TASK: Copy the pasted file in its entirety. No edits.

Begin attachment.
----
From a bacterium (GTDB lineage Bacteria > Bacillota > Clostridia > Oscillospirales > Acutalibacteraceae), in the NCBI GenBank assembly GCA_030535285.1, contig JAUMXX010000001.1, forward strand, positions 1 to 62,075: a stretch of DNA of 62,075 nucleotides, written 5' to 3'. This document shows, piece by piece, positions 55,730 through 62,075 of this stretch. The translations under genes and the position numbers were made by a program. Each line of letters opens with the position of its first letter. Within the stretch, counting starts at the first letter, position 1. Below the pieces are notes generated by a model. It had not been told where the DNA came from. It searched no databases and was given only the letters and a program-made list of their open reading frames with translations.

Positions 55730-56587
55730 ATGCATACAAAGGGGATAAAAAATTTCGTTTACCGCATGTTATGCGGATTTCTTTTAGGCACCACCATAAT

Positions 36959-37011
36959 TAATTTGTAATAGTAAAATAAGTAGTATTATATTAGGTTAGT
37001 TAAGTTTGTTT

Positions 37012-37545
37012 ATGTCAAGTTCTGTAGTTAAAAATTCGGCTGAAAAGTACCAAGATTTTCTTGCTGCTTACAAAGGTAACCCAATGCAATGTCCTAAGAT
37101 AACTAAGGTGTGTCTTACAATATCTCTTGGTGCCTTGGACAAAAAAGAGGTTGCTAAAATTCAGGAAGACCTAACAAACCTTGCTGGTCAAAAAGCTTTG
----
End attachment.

From a bacterium (GTDB lineage Bacteria > Bacillota > Clostridia > Oscillospirales > Acutalibacteraceae), in the NCBI GenBank assembly GCA_030535285.1, contig JAUMXX010000001.1, forward strand, positions 1 to 62,075: a stretch of DNA of 62,075 nucleotides, written 5' to 3'. This document shows, piece by piece, positions 55,730 through 62,075 of this stretch. The translations under genes and the position numbers were made by a program. Each line of letters opens with the position of its first letter. Within the stretch, counting starts at the first letter, position 1. Below the pieces are notes generated by a model. It had not been told where the DNA came from. It searched no databases and was given only the letters and a program-made list of their open reading frames with translations.

Positions 55730-56587
55730 ATGCATACAAAGGGGATAAAAAATTTCGTTTACCGCATGTTATGCGGATTTCTTTTAGGCACCACCATAAT

Positions 36959-37011
36959 TAATTTGTAATAGTAAAATAAGTAGTATTATATTAGGTTAGT
37001 TAAGTTTGTTT

Positions 37012-37545
37012 ATGTCAAGTTCTGTAGTTAAAAATTCGGCTGAAAAGTACCAAGATTTTCTTGCTGCTTACAAAGGTAACCCAATGCAATGTCCTAAGAT
37101 AACTAAGGTGTGTCTTACAATATCTCTTGGTGCCTTGGACAAAAAAGAGGTTGCTAAAATTCAGGAAGACCTAACAAACCTTGCTGGTCAAAAAGCTTTG